Activated DCs are potent stimulators of T-cell proliferation. The function of activated DCs from HTLV-1–infected patients and noninfected individuals was compared by testing the stimulatory capacity of uninfected allogeneic T lymphocytes in primary mixed lymphocyte reactions. Activated DCs derived from healthy donors had an important stimulatory capacity (Table 2). However, when we compared this with the allostimulatory capacity of activated DCs derived from HTLV-1–infected individuals, a reduced stimulatory activity was observed (Table 2). These results suggest that the alterations in phenotype associated with DC maturation in cells from HTLV-1–infected patients reflect an impaired ability to induce allogeneic T-cell proliferation.

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Table 2

Primary mixed lymphocyte reaction

Discussion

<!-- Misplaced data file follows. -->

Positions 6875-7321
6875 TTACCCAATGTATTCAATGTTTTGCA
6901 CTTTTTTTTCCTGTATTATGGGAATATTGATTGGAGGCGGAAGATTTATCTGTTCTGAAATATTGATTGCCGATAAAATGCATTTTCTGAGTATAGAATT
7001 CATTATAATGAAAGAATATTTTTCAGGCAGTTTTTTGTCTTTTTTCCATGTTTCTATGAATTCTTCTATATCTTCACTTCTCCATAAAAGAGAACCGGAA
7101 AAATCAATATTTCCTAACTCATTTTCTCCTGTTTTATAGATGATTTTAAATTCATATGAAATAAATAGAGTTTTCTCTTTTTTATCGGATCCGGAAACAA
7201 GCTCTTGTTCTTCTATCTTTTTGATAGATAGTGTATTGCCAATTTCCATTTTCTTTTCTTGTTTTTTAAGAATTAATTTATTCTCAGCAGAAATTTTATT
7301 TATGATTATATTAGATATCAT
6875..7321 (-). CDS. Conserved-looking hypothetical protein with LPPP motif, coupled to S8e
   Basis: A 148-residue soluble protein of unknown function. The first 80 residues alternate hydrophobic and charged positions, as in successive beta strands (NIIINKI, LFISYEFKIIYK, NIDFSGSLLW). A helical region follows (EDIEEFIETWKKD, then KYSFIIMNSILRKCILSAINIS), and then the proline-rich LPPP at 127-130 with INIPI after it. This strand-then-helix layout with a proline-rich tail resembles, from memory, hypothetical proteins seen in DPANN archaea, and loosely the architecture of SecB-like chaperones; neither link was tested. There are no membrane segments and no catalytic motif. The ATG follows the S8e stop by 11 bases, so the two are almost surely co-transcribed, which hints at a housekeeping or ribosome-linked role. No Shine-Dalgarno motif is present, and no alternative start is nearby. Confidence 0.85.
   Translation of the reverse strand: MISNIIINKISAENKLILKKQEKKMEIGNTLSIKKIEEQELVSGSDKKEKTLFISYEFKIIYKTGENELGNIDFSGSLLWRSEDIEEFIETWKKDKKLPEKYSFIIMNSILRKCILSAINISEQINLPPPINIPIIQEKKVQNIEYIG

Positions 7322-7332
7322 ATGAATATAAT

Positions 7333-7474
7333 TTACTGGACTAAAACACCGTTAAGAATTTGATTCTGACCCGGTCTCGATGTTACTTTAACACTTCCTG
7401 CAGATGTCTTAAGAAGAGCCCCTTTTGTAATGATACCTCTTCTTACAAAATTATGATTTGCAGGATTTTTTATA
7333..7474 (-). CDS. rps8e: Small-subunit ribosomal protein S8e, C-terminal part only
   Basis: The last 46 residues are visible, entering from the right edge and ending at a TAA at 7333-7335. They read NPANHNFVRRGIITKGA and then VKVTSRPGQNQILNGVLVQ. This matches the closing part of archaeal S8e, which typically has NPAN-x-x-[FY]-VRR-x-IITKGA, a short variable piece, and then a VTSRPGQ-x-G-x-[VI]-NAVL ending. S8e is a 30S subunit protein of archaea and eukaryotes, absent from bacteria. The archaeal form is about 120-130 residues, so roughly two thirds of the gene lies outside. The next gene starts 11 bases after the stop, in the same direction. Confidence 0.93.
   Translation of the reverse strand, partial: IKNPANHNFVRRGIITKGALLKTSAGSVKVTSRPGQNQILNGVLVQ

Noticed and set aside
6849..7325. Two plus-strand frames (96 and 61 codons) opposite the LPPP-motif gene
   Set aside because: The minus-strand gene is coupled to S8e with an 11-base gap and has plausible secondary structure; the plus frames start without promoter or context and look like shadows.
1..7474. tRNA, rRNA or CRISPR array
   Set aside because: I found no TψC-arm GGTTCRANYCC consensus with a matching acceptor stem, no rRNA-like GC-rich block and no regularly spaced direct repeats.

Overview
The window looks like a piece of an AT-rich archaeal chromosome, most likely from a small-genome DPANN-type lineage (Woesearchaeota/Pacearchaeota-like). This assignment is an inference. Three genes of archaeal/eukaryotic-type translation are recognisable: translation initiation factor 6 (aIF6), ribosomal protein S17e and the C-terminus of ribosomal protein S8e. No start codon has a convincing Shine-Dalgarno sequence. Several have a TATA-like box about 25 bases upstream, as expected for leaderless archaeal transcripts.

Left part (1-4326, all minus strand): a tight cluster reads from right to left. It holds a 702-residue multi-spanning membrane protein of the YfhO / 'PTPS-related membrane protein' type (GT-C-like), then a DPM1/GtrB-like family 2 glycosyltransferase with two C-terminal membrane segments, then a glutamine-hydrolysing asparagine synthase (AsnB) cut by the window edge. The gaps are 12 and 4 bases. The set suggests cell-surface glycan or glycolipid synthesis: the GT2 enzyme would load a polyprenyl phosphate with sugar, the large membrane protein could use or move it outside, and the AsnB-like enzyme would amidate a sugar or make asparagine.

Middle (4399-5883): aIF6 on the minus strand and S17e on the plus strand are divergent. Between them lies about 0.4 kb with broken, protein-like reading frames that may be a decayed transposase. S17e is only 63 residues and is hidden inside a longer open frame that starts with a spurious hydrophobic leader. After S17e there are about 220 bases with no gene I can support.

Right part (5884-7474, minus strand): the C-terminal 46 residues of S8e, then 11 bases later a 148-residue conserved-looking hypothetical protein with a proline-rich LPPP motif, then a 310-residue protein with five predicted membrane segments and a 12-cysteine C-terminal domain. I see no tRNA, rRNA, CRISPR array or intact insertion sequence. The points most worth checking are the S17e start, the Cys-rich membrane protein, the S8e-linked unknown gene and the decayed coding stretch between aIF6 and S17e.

The pathogenesis of inflammatory HTLV-1–associated diseases directly involves T-lymphocyte activation; however, the role of DCs in the modulation of this process is not entirely clear. We developed an important study in this area, because we analyzed cells obtained directly from HTLV-1–infected individuals. The present study demonstrates that monocytes obtained from HTLV-1–infected patients exhibit a reduced capacity for DC differentiation and activation. Monocytes from noninfected donors were stimulated to differentiate with IL-4 and GM-CSF, and as expected, they acquired an immature DC phenotype. However, monocytes from HTLV-1–infected individuals had a reduced capacity for DC differentiation in vitro, sustaining their CD14 expression and modestly increasing the expression of CD1a molecules. These results confirm observations reported by Makino et al,26 who showed that immature DCs obtained from 2 HAM/TSP patients expressed lower levels of CD1a+ than healthy donors. Furthermore, similar results were described by Al-Dahoodi et al,33 who demonstrated reduced CD1a expression in HTLV-1 carriers and ATLL patients. In the present study, important differences were observed in the morphology of monocytes from HTLV-1–infected individuals that suggested that cells from HTLV-1–infected patients may have alterations in their differentiation potential. A high HTLV-1 proviral load in mononuclear cells appears to be a risk factor for the development of HAM/TSP.16 HTLV-1 preferentially infects CD4+ T cells; however, some authors have demonstrated that HTLV-1 may infect monocytes and DCs in vivo.2630 In accordance with this information, in the present work, HTLV-1–positive monocytes were detected in 40% of samples from HTLV-1–seropositive individuals. Because all the samples of monocytes that were evaluated for proviral load exhibited impairment of differentiation to DCs, although only some of the samples were HTLV-1–positive, it is likely that the differences observed were influenced by conditions other than the infected state of monocytes. In addition to infection in vivo, infection of HTLV-1 in vitro has been described in myeloid DCs, plasmacytoid DCs, and DCs differentiated from monocytes.26,29 It was of interest, therefore, to verify whether there was infection in vitro of cells in culture that correlated with differentiation impairment. However, infection was not detected in all cultures that showed impairments in differentiation. Moreover, we did not find a significant correlation between a high proviral load of PBMCs and the capacity for DC differentiation. These results corroborate data from Azakami et al,30 who observed that a low frequency of myeloid and plasmacytoid DCs was not correlated with proviral load, which suggests that proviral load and monocyte infection are not related to impairment of DC differentiation.